Deaf and Blind Capetonian Determined to Lead A Full Life with Kind Community Support
Despite being diagnosed ‘profoundly deaf’ at birth and ‘clinically blind’ at the age of 48, Jennifer Pretorius (59) – who lives in Fish Hoek, Cape Town, in South Africa – has always been determined to lead a full life. At the age of six, unable to attend mainstream school due to developmental issues, Jenny was […]
Despite being diagnosed ‘profoundly deaf’ at birth and ‘clinically blind’ at the age of 48, Jennifer Pretorius (59) – who lives in Fish Hoek, Cape Town, in South Africa – has always been determined to lead a full life.
At the age of six, unable to attend mainstream school due to developmental issues, Jenny was sent to the Dominican Grimley School for the deaf in Cape Town, where she says the nuns cried when she couldn’t say her name.
Defying all odds, Jenny learned to speak without deaf sign language, and caught up to her classmates academically in just two years, with the help of speech therapy.
Although Jenny was thriving at school, another curveball came her way, when at the age of 10-years-old, her tennis teacher noticed she was having difficulty with her hand-eye coordination.
She was later taken to an optometrist, who noticed black spots in her retinas, but wasn’t able to give her a diagnosis.
Despite her worsening eyesight, Jenny never gave up on her love for sports as she got older. She played tennis, cricket, netball, badminton, hockey and could even ride her bicycle in those days.
“Nobody realised how bad my eye condition was. I just took on everything I wanted to do like all the other children did, and my parents encouraged me to take on new challenges,” says Jenny.
A devastating diagnosis
At the age of 18, shortly after completing matric with exemption, Jenny was diagnosed with Retinitis Pigmentosa an incurable genetic retinal disease, which causes tunnel vision and night blindness. Combined with her lack of hearing Jenny is said to suffer from Usher Syndrome.
In her young adult life, Jenny joined the Navy as an administration civilian, ran for Defence and Fish Hoek Athletic Club, participated in half marathons, and rode horses at the Glencairn Equestrian Centre.
Sadly, as Jenny’s eyesight deteriorated further, one by one she had to let go of her passions including photography, as she would often fall down, accidents became more frequent, or she would be knocked by cars while walking. (Watch video below.)
After nearly 33 years of service in the Navy, Jenny was medically boarded in 2013 when her peripheral vision got so bad that she was unable to perform her office duties.
Adjusting to a new world
After being told by doctors that she needed to prepare for a life of total blindness and deafness, new hope came in the form of a life-changing cochlear implant that Jenny had inserted in 2019.
“For 57 years she lived life in total silence… “
The device partially restored Jenny’s hearing – a major feat, considering that for 57 years she lived life in total silence.
With the help of the implant, and Jenny’s faithful companion, her beloved guide dog, Kaine, by her side, Jenny gained a little more important independence and was able to better navigate her surroundings and overcome daily challenges.
They were inseparable until he passed away…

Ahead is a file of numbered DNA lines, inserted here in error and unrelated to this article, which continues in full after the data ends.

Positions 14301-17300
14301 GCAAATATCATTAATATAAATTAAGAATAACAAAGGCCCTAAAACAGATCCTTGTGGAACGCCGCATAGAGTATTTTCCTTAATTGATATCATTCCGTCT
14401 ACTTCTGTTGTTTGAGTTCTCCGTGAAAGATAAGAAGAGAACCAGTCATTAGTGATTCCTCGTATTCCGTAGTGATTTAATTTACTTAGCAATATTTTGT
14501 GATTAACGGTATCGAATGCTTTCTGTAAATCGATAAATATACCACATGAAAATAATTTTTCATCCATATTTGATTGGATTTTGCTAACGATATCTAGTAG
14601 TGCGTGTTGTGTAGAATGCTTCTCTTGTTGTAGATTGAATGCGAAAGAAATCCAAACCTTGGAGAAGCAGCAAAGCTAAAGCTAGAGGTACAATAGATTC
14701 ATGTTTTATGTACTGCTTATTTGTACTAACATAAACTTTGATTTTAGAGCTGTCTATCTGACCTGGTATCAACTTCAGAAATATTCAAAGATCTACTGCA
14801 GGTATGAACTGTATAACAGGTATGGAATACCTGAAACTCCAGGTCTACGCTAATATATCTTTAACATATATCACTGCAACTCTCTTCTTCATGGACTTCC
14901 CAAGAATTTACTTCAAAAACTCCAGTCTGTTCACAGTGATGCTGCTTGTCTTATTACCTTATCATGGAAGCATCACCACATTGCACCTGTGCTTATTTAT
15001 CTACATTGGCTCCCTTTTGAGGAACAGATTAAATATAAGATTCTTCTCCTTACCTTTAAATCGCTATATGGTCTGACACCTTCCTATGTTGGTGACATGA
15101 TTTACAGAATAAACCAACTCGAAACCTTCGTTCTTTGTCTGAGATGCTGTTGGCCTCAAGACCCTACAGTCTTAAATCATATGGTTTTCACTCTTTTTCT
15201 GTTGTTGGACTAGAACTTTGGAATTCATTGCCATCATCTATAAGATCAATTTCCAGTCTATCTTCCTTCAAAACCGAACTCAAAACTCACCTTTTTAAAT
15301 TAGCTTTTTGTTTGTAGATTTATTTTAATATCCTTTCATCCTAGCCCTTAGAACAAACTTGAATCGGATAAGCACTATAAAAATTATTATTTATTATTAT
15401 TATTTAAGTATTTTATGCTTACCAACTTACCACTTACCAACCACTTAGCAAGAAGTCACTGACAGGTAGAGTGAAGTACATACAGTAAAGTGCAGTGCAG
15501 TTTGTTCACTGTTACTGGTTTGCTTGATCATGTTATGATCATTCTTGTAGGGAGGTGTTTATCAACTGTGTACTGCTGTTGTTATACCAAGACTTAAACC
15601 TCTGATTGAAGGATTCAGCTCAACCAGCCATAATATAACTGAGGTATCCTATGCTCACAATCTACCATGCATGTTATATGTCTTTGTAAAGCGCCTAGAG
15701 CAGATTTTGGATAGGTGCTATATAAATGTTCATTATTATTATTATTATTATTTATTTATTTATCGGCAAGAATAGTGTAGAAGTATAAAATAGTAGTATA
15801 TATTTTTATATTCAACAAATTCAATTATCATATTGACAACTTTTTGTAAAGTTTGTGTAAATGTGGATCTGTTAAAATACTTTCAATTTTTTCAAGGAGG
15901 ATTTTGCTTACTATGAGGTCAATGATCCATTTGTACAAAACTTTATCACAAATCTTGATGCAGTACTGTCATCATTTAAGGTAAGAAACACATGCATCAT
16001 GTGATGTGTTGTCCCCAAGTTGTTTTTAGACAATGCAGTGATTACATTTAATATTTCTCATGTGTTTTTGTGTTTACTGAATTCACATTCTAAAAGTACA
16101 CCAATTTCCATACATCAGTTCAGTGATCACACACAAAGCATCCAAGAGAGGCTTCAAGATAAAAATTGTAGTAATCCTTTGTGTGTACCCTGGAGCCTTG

The pair were inseparable for 8 years until he passed away of liver cancer in August 2021. Jenny says:
“I was very excited to have a guide dog as my other half and companion. He was my eyes and ears. We were inseparable. He saved me numerous times when walking on the streets, especially when crossing the roads. With the sudden loss of my right-hand man last year, I felt incapacitated, lost, lonely, and vulnerable. He had a massive impact on my life giving me independence and security.”
Learning Braille will help Jenny stay connected
Without Kaine by her side, Jenny is afraid to walk alone, as it is difficult for her to distinguish between sounds. For the time being, Jenny’s life partner, Gerald has taken over the role of Jenny’s eyes and ears.
To make Jenny’s life a little easier, as her eyesight is currently less than 2%, and it would take about 3 years to get a fully trained guide dog to take Kaine’s place, her friend Debbie Holmes has launched a crowdfunding campaign on BackaBuddy to help Jenny learn braille.
“I met Jenny about 6 years ago in our local dog park. Kaine and my labbie Rambo, were quick friends and would spend hours playing together. While Jenny and I struggled to communicate at first, I soon learned that she could lip-read, and then we just clicked and she crept into my heart,” says Debbie.
As Jenny is now no longer able to read print books and newspapers, a device called the Braille Mantis Q40, estimated to cost R56 000 (about $3,600) including shipping from overseas, is what Jenny desperately needs to stay in touch with her loved ones and the world around her.
Since the launch of the campaign almost R100 000 ($6,555) has been raised towards Jenny’s fundraising target of R180 000 ($11,800) with kind contributions from 30 donors both locally and internationally.
With funds raised thus far, Debbie has purchased Jenny a 6dot Braille label maker, Dolphin magnifier, a Braille and screen reader PC program and a few other gadgets, to make Jenny’s life easier while she waits for her Braille Mantis Q40.
Any additional funds will be used for speech therapy sessions that Jenny is currently unable to afford.
“Jenny does not let her daily struggles and challenges define her, she has a beautiful soul and a kind, caring nature. I have never met someone who is so resilient and so passionate about life. No matter what she is going through, she always has a smile on her face and is grateful for each day. I hope the public will support me in helping Jen,” says Debbie.
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